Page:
Dear EarthTalk: What are American businesses doing to help the U.S. meet its Paris climate accord commitments? — M. Francis, New York, NY
Not every business leader in the U.S. agrees with Donald Trump that global warming isn’t worth the worry. Anyone looking at the facts realizes that climate change is bad for most businesses, except those willing to adapt to new times or those based on sustainable products and processes from the get-go.
According to CDP, a non-profit that helps corporations measure, track and publicly disclose their greenhouse gas emissions, the 215 largest companies in the world are facing almost $1 trillion in risk from climate impacts and some $250 billion in losses due to write-offs of assets over just the next five years as a result of warming-related problems. As a result, many American companies are taking action to rein in their carbon emissions despite the lack of any federal regulation forcing their hands.
One of the biggest coalitions of climate-concerned businesses is the non-profit We Mean Business, which has signed on more than 900 companies to set emissions reduction targets in line with the Obama administration’s Paris climate accord commitments. The coalition’s mission is to mobilize companies to set ambitious emissions-reduction targets—and to give them the resources and connections to achieve these goals at ambitious yet nevertheless attainable rates based on realistic “science-based targets.”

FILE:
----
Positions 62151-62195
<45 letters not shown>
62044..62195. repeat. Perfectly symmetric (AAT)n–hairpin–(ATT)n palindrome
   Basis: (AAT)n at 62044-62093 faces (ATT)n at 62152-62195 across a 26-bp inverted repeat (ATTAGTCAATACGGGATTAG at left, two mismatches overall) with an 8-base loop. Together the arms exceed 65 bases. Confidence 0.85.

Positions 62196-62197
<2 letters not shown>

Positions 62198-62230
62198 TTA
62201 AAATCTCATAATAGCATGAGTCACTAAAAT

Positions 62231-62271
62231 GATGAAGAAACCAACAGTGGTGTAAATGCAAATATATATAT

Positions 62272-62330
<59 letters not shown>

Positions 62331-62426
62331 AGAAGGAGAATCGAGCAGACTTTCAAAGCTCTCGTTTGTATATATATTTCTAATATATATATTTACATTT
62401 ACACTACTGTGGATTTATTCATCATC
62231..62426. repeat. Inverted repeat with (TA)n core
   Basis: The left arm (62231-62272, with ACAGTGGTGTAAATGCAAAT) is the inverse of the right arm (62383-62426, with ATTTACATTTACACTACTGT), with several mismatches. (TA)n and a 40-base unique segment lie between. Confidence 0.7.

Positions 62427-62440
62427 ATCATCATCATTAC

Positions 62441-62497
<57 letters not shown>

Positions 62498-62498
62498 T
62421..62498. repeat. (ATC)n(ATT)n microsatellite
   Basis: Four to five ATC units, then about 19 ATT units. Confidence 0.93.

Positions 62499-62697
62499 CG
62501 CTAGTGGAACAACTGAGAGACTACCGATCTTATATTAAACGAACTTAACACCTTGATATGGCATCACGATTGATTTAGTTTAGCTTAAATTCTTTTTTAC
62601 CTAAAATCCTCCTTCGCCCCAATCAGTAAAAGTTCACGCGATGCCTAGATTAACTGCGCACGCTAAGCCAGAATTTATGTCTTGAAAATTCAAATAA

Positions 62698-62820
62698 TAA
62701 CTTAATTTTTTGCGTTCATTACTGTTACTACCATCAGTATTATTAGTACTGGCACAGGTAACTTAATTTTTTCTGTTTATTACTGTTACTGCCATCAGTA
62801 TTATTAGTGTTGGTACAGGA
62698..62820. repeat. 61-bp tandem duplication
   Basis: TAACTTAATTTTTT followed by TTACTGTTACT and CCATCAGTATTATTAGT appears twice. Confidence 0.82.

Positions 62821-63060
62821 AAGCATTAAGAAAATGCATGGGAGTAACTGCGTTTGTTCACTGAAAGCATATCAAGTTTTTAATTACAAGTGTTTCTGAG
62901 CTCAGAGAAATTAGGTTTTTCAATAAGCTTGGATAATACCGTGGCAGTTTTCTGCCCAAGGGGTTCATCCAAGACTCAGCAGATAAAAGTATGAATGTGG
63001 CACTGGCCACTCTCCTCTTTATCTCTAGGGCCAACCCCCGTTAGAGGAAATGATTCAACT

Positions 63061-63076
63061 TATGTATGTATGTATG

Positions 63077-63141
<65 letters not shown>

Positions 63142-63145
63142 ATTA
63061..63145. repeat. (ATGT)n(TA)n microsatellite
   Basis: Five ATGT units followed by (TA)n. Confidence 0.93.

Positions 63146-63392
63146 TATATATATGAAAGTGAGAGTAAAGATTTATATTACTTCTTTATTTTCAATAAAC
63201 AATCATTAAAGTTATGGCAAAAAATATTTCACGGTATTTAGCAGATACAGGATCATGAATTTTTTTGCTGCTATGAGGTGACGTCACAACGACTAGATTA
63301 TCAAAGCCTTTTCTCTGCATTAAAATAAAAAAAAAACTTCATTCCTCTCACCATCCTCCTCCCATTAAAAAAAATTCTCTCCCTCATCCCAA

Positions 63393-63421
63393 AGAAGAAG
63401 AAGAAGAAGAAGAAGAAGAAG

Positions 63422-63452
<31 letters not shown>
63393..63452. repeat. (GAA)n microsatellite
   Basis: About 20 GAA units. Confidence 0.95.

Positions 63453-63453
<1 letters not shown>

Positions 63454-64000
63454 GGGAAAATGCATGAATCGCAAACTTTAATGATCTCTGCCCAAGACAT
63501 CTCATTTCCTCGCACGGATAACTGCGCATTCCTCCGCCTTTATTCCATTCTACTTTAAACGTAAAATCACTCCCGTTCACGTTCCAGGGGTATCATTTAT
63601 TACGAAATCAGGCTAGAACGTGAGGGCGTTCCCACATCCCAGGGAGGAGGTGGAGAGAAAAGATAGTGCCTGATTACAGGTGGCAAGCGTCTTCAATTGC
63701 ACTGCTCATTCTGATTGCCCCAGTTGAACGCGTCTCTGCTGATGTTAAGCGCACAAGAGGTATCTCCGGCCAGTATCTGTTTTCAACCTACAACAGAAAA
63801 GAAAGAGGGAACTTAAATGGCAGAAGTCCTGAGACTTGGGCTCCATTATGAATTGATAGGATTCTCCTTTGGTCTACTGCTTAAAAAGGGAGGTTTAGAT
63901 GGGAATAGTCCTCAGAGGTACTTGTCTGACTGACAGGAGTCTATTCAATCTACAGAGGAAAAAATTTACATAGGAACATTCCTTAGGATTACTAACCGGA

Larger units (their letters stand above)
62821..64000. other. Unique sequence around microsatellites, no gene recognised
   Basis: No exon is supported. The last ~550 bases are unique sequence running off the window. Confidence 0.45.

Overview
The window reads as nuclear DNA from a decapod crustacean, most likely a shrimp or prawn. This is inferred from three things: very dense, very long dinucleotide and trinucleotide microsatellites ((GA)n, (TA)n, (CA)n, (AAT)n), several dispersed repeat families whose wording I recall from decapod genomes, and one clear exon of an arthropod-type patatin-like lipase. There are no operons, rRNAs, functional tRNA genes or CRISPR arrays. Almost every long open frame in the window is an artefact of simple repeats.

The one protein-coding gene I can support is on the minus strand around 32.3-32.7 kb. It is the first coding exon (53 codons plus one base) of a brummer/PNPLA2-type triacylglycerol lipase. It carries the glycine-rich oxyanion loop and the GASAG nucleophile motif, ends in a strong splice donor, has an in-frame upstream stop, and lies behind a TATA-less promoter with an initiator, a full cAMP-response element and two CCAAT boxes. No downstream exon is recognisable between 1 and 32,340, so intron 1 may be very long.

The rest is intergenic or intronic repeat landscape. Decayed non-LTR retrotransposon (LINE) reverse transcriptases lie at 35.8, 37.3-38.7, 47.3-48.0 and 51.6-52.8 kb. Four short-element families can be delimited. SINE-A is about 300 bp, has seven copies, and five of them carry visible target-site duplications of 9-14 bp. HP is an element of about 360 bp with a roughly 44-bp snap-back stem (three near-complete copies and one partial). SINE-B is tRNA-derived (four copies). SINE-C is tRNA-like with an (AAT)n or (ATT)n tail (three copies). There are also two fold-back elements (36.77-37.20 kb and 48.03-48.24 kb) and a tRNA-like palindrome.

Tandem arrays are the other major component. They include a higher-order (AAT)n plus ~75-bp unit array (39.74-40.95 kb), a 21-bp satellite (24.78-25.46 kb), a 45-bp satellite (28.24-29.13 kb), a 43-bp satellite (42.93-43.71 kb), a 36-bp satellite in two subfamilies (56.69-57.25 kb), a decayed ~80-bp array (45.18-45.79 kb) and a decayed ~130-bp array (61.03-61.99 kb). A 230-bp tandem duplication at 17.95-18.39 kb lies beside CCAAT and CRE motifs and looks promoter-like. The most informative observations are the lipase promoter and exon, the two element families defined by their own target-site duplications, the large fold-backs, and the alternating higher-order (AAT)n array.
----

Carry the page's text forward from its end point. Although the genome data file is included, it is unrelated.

Meanwhile, CERES, another influential coalition of businesses working to build sustainability throughout the economy, on May 19, 2019 organized a day of lobbying on Capitol Hill—the so-called “Lawmaker Education & Advocacy Day (LEAD) on Carbon Pricing”—where 75 major U.S.-based companies leaned on Congress to pass meaningful climate legislation, including putting a price on carbon emissions.
Exelon, Gap, General Mills, Johnson & Johnson, Kaiser Permanente, Levi’s, Nestlé, Nike, Microsoft, PepsiCo, Shell and Tesla were among the 21 Fortune 500 companies participating in the event. Along with these big players, dozens of small and medium sized companies as well as several trade associations spanning economic sectors joined the effort. All told, the companies involved represent all 50 states and more than a million U.S. workers, not to mention combined annual revenues of nearly $2.5 trillion.
Businesses don’t have to be part of one of these coalitions to take a proactive stance on battling human-induced climate change. There are many little things that any business large or small can do to lower its carbon footprint, including transitioning to a paperless office and billing, reducing worker trash and increasing workplace recycling, switching to zero-emission company vehicles, promoting ridesharing and other transportation alternatives, replacing light switches with automatic sensors and requiring suppliers and vendors to uphold similarly strong standards.
American businesses on their own have the collective economic power to help the U.S. meet its Paris climate commitments—and then some—even without the help of the Trump administration. If a Democrat is able to unseat Trump in 2020, businesses can expect a whole raft of new climate-related legislation that they will have to comply with if they aren’t already going down the path to greener profits. Those businesses already ready are poised to succeed in a fast-warming world.
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